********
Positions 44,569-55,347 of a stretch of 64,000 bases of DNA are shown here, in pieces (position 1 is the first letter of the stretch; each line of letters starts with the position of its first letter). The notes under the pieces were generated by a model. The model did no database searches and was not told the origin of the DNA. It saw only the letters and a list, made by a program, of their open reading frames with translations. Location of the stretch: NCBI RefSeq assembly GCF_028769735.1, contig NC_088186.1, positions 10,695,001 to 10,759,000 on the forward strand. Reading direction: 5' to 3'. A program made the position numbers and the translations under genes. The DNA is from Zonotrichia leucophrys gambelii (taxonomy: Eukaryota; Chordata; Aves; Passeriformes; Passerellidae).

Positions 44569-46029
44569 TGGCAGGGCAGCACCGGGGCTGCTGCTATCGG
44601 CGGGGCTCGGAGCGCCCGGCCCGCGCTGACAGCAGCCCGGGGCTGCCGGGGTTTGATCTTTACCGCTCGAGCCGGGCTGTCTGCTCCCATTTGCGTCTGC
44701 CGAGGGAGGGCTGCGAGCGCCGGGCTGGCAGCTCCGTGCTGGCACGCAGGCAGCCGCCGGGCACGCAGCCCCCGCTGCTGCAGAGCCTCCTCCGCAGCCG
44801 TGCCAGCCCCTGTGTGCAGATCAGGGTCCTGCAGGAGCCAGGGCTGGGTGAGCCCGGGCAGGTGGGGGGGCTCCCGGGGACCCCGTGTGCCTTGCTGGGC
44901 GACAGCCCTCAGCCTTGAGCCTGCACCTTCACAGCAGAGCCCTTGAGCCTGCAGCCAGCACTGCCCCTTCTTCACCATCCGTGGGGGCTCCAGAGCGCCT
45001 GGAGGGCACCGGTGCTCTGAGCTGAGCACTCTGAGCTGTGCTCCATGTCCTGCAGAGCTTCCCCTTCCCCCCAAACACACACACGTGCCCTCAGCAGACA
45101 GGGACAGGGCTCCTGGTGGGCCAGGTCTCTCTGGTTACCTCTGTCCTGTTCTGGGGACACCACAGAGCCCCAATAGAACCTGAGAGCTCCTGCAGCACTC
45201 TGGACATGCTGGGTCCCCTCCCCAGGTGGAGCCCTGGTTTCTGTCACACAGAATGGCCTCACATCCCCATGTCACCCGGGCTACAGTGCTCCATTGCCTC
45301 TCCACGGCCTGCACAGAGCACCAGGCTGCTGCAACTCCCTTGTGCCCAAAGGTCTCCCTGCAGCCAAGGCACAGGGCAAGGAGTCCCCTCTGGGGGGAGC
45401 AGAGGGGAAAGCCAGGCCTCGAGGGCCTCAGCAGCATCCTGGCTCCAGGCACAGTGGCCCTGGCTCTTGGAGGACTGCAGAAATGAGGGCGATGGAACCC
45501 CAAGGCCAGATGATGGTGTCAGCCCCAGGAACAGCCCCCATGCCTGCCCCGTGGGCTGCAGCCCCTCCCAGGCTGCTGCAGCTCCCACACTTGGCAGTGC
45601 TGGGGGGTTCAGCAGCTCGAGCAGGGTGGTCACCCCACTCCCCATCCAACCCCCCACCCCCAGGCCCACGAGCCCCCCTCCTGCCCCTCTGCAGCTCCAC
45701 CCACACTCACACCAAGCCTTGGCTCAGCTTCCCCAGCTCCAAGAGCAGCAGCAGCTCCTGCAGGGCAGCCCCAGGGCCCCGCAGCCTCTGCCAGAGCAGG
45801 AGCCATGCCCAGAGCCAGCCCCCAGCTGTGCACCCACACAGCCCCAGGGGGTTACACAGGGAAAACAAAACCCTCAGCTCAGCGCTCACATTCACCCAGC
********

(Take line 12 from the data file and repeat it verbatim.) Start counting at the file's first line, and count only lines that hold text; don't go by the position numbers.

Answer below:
45401 AGAGGGGAAAGCCAGGCCTCGAGGGCCTCAGCAGCATCCTGGCTCCAGGCACAGTGGCCCTGGCTCTTGGAGGACTGCAGAAATGAGGGCGATGGAACCC